[34] From our analysis of all the ERT tomograms recorded within the SCRB, we find that the discontinuous bodies of permafrost are no thicker than about 13 m (Figures 4-6 and supporting information). In some places, laterally continuous permafrost may be as thin as 5 m (e.g., Figure 5). In general, the lateral margins of the permafrost bodies have steep sides. The high-resolution ERT tomogram for profile 1 reveals that at the margins of permafrost the lateral transition from low-resistivity, low ice content to high-resistivity, high ice content conditions is relatively sharp. Similar observations were made in the subarctic regions of Canada by Fortier et al. [2008] and Lewkowicz et al. [2011] using a larger (2 m or more) electrode spacing and lower resolution, and the high-resolution data in this study clearly demonstrate the sharpness of the boundary. Across the eastern edge of the plateau along profile 1, a prominent frost-table reflection observed on GPR data terminates (at x = 80 m on Figure 4); farther to the east, no reflections from the frost table are evident within 5 m below ground surface, indicating that the thickness of the frozen region tapers out over a lateral distance of just a few decimeters. Steep lateral margins are also observed for the edges of permafrost underlying the small bog along profile 2. These abrupt transitions are in agreement with our manual frost-probe measurements made near the edges of the permafrost bodies, which show that the depths to the upper surface of frozen ground can rapidly increase over just a few decimeters.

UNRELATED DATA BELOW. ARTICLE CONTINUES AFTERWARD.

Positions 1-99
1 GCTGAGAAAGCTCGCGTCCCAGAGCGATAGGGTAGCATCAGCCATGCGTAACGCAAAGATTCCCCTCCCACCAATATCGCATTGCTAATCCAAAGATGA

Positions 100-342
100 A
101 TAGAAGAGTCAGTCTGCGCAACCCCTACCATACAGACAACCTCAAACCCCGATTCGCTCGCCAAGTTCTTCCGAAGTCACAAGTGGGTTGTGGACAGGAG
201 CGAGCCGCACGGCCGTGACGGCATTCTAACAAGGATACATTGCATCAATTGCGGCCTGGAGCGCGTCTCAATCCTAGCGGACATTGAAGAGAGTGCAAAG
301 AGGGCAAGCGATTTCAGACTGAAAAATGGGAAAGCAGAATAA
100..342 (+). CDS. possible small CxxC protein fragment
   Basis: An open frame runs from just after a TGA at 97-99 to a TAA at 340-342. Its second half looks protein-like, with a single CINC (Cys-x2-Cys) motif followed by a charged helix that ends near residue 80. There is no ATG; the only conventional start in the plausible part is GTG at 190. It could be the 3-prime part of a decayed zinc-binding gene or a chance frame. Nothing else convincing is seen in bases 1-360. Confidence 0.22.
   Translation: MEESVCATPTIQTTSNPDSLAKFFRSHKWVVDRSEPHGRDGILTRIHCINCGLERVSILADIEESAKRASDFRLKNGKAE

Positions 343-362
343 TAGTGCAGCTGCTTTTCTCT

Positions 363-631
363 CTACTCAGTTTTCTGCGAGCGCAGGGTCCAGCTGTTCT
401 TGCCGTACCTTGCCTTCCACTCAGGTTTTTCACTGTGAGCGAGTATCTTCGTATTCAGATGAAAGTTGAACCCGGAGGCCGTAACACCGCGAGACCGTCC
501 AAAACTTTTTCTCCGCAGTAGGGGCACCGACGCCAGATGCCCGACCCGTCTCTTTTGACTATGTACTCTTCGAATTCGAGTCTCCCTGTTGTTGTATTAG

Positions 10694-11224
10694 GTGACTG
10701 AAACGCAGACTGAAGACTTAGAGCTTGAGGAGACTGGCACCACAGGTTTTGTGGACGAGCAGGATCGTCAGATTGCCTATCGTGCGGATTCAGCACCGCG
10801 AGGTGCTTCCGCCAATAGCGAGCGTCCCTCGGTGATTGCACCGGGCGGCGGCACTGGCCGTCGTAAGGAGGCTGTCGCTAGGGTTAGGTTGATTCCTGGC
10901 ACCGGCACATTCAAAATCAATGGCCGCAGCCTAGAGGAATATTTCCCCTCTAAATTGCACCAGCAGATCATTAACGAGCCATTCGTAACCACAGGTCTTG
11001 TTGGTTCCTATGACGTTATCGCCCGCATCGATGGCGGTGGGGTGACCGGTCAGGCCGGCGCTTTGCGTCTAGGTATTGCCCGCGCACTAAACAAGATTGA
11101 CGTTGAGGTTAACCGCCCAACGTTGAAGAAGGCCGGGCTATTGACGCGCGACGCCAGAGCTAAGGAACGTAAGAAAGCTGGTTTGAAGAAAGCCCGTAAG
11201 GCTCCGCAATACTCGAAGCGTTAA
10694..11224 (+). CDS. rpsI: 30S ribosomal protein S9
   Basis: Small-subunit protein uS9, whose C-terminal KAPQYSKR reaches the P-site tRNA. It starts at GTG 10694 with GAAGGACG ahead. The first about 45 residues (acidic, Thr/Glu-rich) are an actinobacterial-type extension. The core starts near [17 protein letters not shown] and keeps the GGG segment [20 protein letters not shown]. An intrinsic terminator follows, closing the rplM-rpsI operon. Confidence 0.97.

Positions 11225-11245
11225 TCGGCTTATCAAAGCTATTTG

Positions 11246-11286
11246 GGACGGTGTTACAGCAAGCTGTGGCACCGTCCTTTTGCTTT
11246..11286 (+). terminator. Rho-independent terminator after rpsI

[35] Based on observations from our geophysical images and from results of our thermal modeling, we attribute the sharp lateral permafrost boundaries to the efficient lateral transfer of energy to the permafrost from the surrounding unfrozen soils that underlie the bogs and fens that receive a higher amount of vertical energy inputs. Because the peats in the bogs and fens and underlying clays are warmer (during summer and winter) than permafrost under the peat plateau, recent permafrost thaw appears to have been driven by both lateral and vertical energy transfer processes. Consequently, one-dimensional permafrost thaw models that assume only vertical energy transfer cannot capture the multidimensional pattern of energy transfer of the discontinuous permafrost characterized by relatively thin patches of permafrost. For example, the one-dimensional NEST model for the peat plateau simulated the active-layer deepening of 0.43 m between 2004 and 2010 but a very small decrease (0.04 m) in the depth to the bottom of the permafrost during the same period. This is in contrast to the results of two-dimensional simulation (Figure 11), suggesting that one-dimensional permafrost models may systematically underestimate thaw rates in discontinuous permafrost regions.